Monday, October 16, 2006

M32 Edge of the Ocean

There's a place I dream about

Where the sun never goes out.
And the sky is deep and blue.
Won't you take me there with you.

Ohhh, we can begin again.
Shed our skin, let the sun shine in.
At the edge of the ocean
We can start over again.
--Ivy "Edge of the Ocean"

The other night, I signed a lease on a flat in San Francisco's the Mission Dolores neighborhood, just a block from the park. My new place is huge, on the top floor and set on a tranquil, block-long street with no through traffic.

If I walk a block south, I am in the heart of the gritty hipster haven, the Mission. A block in the other direction and I am in the 18th Street “gourmet ghetto" with its plethora of cafes (including one I am dubbing "cafe-cutie"), health food stores, bakeries and Michelin-rated restaurants. Together, they have some of the best restaurants I think of. Anywhere. Fortunately, Amoeba Records is at a safe distance, in the Haight, thus I don’t have to factor into my rent what I would spend there. There is not a chain store in spitting distance.

The Mission is the Latino neighborhood should I want use the subjunctive tense in Spanish for giggles. Maybe I will just torture an unsuspecting immigrant with my accent that’s one part Mexican, one part Norte-Americano, one part Brasileiro and the other Argentino. I’ve spoken Spanish every day this week.

To me, San Francisco is paradise. I am a ten-minute bike ride to work. Just 20 to get over the Golden Gate Bridge and into Marin. 15 to the Marina. A few less to Pac Heights or Russian Hill. 5 to SOMA and my new favorite restaurant on the planet, the all vegan, Gratitude. If I want to be at work by 9, I can leave just fifteen minutes earlier on the BART subway or the beautifully restored, colorful 1920's trams that run along Market and Church Streets.

The people are smart, cool, progressive, friendly and healthy. They work hard and have good careers, but know how to play equally hard. I am impressed with how nice people are and how they talk to me everywhere I am.

I have a feeling it's not going to be as hard as, say, moving to a country where I didn't know the language or even a single person. But I won't make any predictions, I am sure they'd just come back and bite me on the ass.

As psyched as I am to be in SF, I am sad to leave el DF. This is my last week here and I am feeling some serious saudade. The hardest part is leaving friends behind. But, as the one whom I will miss the most, Claudia, reminded me today, we’ll always be in contact and San Francisco is a just quick flight 4.5 hour flight to Mexico City.

In the same way I am about to reconnect with San Francisco friends Doug, Cynthia, Mary, Josh, Dylan, Dave, Becky and Doutschan, I know one day, when I least expect it or plan it, I will reconnect with my friends here.

My friends have shown me not only the best of their countries, but they also shown me what I consider to be the best of the world. I hope I showed them that there are Norte-Americanos who didn't vote for Jorge Arbusto, who don't support the US current administration and who are actually enthralled by other countries, cultures and languages.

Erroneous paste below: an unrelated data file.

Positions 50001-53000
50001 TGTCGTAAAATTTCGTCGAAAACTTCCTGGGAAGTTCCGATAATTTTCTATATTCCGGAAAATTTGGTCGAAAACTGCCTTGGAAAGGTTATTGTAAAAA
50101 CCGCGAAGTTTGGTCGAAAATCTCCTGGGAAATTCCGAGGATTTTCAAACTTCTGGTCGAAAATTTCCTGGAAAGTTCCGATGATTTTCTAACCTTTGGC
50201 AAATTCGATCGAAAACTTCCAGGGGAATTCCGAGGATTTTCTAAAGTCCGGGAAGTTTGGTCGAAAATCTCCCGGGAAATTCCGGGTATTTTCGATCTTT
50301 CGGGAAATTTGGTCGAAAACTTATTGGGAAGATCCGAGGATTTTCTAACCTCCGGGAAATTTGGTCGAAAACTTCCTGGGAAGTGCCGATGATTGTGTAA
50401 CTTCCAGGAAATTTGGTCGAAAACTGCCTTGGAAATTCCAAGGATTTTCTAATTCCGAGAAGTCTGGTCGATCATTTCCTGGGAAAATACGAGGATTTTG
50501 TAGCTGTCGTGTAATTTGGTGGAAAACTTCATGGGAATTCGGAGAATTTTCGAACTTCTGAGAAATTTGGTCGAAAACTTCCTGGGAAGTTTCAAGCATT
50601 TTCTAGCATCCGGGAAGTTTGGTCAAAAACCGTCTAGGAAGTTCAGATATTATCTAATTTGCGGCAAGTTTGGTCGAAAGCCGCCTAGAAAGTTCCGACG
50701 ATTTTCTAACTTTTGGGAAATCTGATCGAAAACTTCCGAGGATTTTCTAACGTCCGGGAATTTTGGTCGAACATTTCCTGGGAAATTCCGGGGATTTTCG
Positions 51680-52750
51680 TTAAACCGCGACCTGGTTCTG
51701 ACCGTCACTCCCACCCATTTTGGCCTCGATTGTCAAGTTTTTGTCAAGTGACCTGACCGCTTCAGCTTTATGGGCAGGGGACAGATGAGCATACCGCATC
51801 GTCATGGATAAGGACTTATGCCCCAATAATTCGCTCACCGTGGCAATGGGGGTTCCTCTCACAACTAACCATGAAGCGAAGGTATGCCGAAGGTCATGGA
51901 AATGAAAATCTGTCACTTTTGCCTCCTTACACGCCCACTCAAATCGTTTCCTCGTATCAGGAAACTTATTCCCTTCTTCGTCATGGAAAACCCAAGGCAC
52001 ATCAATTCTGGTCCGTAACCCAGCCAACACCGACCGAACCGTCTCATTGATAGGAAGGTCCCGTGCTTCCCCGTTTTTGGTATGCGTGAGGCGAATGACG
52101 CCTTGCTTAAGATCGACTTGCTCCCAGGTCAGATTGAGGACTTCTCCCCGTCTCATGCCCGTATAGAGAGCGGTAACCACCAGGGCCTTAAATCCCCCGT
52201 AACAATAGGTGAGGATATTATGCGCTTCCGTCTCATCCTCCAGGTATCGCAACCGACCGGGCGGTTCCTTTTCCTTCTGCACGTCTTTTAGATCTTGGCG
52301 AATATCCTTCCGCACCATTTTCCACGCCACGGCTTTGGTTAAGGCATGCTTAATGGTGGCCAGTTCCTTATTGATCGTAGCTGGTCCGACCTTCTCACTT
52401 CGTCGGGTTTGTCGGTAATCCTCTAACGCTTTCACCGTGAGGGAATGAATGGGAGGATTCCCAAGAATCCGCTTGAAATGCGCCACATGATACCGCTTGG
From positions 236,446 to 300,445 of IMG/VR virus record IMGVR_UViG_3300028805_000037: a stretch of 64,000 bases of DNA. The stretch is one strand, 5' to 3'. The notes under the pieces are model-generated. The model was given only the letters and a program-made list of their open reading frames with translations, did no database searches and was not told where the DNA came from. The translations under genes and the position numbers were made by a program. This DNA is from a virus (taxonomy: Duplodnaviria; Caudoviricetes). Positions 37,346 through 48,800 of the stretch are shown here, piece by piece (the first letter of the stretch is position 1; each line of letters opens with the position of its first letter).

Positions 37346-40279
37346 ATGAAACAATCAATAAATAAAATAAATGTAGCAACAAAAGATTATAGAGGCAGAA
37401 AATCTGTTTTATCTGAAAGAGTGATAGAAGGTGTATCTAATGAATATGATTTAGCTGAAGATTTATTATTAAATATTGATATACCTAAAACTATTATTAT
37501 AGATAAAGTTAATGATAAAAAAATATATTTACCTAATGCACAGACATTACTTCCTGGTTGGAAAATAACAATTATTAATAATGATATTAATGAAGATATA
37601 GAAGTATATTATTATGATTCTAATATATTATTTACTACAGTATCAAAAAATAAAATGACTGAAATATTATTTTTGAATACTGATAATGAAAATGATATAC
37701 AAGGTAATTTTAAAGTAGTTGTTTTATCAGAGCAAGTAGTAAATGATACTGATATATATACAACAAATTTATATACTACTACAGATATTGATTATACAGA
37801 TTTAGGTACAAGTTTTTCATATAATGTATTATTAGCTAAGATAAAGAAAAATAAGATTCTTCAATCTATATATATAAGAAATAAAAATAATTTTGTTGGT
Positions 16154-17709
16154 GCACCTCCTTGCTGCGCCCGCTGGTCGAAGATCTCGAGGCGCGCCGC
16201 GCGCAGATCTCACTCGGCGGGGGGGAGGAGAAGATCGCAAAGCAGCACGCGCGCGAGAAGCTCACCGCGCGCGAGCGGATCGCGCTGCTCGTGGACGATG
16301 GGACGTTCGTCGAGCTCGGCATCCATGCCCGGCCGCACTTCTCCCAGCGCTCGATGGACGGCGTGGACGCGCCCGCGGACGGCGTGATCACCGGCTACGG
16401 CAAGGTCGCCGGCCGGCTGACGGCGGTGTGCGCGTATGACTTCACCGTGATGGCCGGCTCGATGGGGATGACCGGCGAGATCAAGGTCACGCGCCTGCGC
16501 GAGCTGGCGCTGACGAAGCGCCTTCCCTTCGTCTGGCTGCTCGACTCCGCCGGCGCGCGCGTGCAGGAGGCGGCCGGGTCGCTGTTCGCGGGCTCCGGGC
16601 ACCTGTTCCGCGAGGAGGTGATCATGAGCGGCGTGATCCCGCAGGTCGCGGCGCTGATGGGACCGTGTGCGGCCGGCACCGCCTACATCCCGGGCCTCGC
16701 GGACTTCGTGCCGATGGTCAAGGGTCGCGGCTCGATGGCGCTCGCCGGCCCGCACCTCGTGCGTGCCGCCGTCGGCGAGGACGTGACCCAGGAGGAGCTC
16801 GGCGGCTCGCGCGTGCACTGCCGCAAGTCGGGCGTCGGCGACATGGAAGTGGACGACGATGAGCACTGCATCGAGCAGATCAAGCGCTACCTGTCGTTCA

Moreover, people in general and my friends in particular, showed me patience when I was lacking it. They showed me understanding and tolerance of cultural differences and in doing so taught me to be more empathetic and tolerant. They showed me there are different ways to do things and to think about things. They showed me how things can work out without forcing them.

Without them, I’d have a lot of photographs, but few experiences and nothing to tie me back to the rest of the world. I wouldn't feel changed.

I am thankful to have had the opportunity to step further outside myself than I thought was possible. Mexico City wasn’t exactly the best place on the planet for the outdoors, biking and healthy lifestyles. But two years hence, I've grown in ways I couldn't have imagined before - even if I don't ride as quickly as I once did. I can speak Spanish and even Portuguese especially when aided by my favorite type of beer in the world, Brazilian schopp. I’ve discovered my love for other countries and cultures and someone else paid me to do it.

I feel like I have come full circle. Like the kid in "The Alchemist", Santiago. He sets out to find a hidden treasure and travels in search of his dream. At first the universe conspires to help him but he has to over come many obstacles to get where he wants to go. When he gets there - it's not where he thought it was. (I don't want to give away then of the story). He survives by keeping his dream alive and listening to his heart.

It might have taken me two years to admit, but I miss home. I miss soy sausages. I miss riding. I miss bikram. I miss my friends. I miss normality. I miss healthy-lifestyle culture. I miss clean air. I miss green. I miss my snowboard. I miss snow. I miss 20 brands of cat litter. I miss having my own furniture. I miss halloween. I miss speaking English. I miss convenience.

And I will miss Mexico.

It doesn't seem to make sense to send musings from Mexico if I am in San Francisco. So other than posting a few laggard trip reports, I will retire this blog, but it will remain online.

Who knows what SF brings? Most likely not what I expect. At least it will make a good story for a future blog or yet-to-be-invented medium.


gwadzilla said...

the alchemist
a wonderful book

I had an long anecdote typed out
but it was too sad to post

Brian Kemler said...

thanks joel - you gave me the book. i would like to read your comment if you want to email it. ciao! bk